My latest peer-reviewed article… an analysis of the likely implications of recent Chinese institutional reforms for Beijing’s military crisis management capabilities–with particular regard to tensions with Japan over competing sovereignty claims in the East China Sea…has just been published in the current issue of Journal of Contemporary China. This piece was coauthored with Professor Andrew Erickson of the U.S. Naval War College. Given the extent to which China’s territorial disputes and escalation risks are in the news, the editor has decided to “ungate it”–so it should be freely accessible at the link below (no journal subscription required).
**Update: this article was selected to be part of the “Editor’s Choice Collection” celebrating the 25th anniversary and 100th issue of Journal of Contemporary China.
- Erickson, Andrew S. and Adam P. Liff. “Installing a Safety on the ‘Loaded Gun’? China’s institutional reforms, National Security Commission and Sino–Japanese crisis (in)stability.” Journal of Contemporary China 25, no. 98 (2016), pp. 197-215.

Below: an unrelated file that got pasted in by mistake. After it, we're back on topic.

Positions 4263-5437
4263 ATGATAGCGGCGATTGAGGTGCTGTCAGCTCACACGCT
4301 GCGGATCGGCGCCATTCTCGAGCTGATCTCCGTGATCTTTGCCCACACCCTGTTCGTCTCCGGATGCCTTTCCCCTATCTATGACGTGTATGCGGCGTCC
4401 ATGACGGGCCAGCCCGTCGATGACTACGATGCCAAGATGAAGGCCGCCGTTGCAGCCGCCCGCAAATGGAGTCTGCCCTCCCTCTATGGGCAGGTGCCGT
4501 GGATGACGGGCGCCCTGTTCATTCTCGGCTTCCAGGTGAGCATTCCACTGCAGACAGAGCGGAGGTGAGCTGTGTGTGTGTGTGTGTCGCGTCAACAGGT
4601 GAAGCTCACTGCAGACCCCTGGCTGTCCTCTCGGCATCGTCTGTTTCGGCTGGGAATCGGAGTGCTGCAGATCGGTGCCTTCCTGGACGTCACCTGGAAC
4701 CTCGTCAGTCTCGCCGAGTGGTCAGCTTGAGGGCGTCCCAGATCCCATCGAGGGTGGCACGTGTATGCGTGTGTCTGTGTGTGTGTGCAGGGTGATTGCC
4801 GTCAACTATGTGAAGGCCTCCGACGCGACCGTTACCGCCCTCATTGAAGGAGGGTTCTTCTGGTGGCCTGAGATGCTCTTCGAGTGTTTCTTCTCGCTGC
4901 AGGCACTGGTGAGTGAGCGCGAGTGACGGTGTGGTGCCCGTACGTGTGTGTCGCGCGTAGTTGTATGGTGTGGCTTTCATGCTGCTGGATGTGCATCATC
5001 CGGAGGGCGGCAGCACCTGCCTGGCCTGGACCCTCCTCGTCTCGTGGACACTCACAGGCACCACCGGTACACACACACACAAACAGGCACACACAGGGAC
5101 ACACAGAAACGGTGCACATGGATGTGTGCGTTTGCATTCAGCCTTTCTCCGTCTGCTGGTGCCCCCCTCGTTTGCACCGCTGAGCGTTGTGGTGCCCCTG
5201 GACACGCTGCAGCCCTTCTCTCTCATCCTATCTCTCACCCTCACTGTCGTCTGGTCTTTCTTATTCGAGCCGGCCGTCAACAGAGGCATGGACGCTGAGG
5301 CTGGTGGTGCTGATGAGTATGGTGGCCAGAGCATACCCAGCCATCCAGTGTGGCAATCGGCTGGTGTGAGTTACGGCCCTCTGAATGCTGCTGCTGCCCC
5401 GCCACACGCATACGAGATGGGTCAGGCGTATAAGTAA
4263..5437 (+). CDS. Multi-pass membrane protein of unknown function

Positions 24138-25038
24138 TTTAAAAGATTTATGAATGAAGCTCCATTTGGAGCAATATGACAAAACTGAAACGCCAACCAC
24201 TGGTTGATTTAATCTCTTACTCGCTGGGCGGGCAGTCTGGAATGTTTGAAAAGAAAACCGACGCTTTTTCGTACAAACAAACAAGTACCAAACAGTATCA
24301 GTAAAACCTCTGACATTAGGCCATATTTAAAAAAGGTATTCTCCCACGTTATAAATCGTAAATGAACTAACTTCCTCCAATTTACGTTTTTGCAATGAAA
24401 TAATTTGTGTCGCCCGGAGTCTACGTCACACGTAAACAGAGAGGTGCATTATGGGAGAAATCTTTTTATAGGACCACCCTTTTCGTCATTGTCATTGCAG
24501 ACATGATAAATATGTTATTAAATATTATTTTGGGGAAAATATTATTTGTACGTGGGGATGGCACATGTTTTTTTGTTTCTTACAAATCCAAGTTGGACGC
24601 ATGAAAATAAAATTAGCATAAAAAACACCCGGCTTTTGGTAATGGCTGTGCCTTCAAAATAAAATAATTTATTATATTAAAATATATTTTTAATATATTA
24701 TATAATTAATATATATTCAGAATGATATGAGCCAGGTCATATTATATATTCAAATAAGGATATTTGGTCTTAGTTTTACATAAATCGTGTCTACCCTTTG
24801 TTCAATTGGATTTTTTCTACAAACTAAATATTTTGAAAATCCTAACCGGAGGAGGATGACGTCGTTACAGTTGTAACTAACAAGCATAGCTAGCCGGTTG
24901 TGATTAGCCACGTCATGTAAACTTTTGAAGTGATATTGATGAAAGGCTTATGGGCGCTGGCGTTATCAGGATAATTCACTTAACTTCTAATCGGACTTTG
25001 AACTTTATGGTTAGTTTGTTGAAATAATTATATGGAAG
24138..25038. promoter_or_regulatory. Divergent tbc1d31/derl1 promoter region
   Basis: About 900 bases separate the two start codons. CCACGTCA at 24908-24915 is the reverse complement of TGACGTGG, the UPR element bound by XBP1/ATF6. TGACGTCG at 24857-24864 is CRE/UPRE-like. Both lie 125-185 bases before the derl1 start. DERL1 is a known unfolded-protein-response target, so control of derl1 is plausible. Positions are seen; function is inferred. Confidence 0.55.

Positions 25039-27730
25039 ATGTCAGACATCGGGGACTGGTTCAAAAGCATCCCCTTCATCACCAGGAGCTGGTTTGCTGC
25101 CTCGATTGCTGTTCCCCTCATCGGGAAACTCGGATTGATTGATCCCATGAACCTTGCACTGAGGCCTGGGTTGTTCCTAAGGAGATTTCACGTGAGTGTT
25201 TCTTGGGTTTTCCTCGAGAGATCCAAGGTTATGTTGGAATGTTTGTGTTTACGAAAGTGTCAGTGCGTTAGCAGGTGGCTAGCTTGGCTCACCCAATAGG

- Abstract: As China’s active assertion of its claim to the Senkaku/Diaoyu Islands has increasingly crowded the surrounding waters and airspace with military and paramilitary forces, the risk of a Sino–Japanese crisis has reached unprecedented heights. Neither side wants conflict, but the increased frequency and proximity at which vessels and aircraft encounter one another means that overall risk has grown proportionately. Were a miscalculation or even an unintended low-level incident to occur, de-escalation would hinge on each side’s respective internal crisis management capabilities and political leaders’ ability to communicate expeditiously. This article analyzes China’s side of the ledger. Specifically, it assesses the extent to which institutional reforms since the 2001 US–China EP-3 crisis have ameliorated longstanding weaknesses in China’s crisis management capabilities and its ability to communicate via hotlines with Japan. While significant issues and obstacles to further urgently needed improvements remain, with the establishment of a Central National Security Commission (CNSC) and other recent reforms, Beijing may finally be achieving modest improvements. Bilaterally, however, no Sino–Japanese crisis hotline exists to date.